Unlike seemingly everyone else in the universe, Taylor Swift is having an excellent year. 2009 has been remarkable for Swift, who has seen her career take off in a fairly astronomical fashion. But is she being set up to fail?
Though Swift's career was already in pretty great shape leading up to the now-infamous Kanye West incident at this year's MTV Video Music Awards, she has been seemingly inescapable ever since; she's hosted Saturday Night Live, she's on the most recent cover of In Style magazine, she's reportedly in a tabloid-teen-dream-worthy relationship with New Moon star Taylor Lautner, and her album is currently racking up multiple end-of-the-year awards and accolades, including 4 CMA awards, 5 American Music Awards, and 8 Grammy nominations. It has been the year of many things, most of them craptacular, but as a commenter on a new profile of Swift in the New York Times' T Magazine writes, Swift is "one of the brightest stars in a really dark year."
Of course, with great success comes great scrutiny; as Kate Harding notes in a piece for Broadsheet, Swift's super wholesome image and princess-fairy-tale lyrics have made her a target of bloggers such as Sady Doyle and Amanda Hess, who feel that Swift's music and public persona "reinforce some not-so-woman-friendly stereotypes in extremely annoying ways." Yet Harding also notes that though Swift's lyrics leave something to be desired, her songwriting abilities, which allow her to have some control over her own music and career, are worth celebrating: "It will be a great day when more female artists are calling the shots, topping the charts and writing lyrics that don't make me cringe — but two out of three isn't a bad start."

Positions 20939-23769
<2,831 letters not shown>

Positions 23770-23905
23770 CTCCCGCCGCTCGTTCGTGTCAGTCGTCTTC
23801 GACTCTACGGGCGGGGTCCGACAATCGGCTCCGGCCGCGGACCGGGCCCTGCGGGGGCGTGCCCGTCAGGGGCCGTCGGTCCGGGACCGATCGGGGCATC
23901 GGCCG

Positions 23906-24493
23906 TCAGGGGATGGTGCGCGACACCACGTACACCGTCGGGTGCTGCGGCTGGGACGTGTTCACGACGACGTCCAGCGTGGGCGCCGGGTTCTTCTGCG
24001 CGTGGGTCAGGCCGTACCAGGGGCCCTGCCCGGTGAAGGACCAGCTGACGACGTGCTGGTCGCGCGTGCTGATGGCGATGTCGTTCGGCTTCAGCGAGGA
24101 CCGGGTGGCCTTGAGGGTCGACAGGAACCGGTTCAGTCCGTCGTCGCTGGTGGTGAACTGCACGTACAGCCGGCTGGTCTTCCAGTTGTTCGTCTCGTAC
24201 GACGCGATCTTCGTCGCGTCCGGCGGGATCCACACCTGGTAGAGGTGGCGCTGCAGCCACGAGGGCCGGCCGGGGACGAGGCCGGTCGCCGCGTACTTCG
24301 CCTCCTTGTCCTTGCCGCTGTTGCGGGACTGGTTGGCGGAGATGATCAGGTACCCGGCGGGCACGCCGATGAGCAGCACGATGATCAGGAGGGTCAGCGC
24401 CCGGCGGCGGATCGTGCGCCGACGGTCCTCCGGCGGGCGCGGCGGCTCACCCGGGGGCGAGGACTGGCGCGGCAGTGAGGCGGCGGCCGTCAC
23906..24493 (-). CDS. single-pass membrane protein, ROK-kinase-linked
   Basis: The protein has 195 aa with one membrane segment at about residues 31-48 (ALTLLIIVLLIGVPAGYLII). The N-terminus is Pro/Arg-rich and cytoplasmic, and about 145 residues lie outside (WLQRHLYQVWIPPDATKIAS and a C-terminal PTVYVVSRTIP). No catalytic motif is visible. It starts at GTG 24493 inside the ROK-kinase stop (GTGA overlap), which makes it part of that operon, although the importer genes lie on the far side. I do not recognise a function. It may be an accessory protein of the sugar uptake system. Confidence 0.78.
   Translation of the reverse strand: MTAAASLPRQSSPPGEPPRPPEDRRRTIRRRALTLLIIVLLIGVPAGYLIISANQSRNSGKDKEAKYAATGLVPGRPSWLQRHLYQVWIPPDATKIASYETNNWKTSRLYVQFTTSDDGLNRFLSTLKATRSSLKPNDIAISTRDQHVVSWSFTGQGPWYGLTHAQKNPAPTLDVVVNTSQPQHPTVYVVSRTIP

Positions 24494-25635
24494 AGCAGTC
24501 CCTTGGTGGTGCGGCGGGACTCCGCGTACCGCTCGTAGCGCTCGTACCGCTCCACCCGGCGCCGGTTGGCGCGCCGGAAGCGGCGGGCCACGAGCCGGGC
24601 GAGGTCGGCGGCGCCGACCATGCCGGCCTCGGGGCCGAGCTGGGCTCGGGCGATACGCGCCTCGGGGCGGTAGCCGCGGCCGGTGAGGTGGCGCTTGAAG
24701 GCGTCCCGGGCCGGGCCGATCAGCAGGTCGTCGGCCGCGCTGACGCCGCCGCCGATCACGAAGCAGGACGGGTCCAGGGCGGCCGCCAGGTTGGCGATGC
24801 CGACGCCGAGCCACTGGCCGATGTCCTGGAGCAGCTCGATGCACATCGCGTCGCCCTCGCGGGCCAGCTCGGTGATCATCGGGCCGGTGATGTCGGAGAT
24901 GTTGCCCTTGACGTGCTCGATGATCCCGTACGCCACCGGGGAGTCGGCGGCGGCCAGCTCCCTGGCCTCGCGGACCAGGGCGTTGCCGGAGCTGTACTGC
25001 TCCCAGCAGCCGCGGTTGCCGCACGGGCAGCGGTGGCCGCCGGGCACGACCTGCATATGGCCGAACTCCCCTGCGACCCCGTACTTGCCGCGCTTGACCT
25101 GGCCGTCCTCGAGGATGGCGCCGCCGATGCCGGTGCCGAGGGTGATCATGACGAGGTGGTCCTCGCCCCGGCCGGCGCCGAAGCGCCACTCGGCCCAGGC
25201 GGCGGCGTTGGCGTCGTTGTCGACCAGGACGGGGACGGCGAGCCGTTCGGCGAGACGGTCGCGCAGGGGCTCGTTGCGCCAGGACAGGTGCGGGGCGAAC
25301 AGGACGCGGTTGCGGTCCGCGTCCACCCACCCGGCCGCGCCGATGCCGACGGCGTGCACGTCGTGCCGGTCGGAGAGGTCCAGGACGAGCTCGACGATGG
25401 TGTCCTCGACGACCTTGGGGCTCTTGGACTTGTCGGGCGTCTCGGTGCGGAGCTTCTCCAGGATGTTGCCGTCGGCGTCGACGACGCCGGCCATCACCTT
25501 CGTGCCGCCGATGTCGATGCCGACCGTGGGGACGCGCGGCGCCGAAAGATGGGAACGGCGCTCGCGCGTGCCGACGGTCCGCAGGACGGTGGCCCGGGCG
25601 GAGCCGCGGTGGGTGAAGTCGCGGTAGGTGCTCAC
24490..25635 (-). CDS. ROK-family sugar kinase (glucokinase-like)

My feelings toward Swift are similar to Harding's; for every aspect of her princess-fantasy image that irritates me, there's something sort of refreshing about a teen pop star who writes her own songs and doesn't feel the need to hump an ice cream truck pole in order to drum up a bit of publicity for her record. However, there's also something about icky about the fact that Taylor Swift's fame rests on an image of purity, on a perception of niceness, on her imperfect-to-the-point-of-being-relatable voice and lyrics that read like they were written in a dreamy high schooler's diary, most likely because they kind of were written in a dreamy high schooler's diary.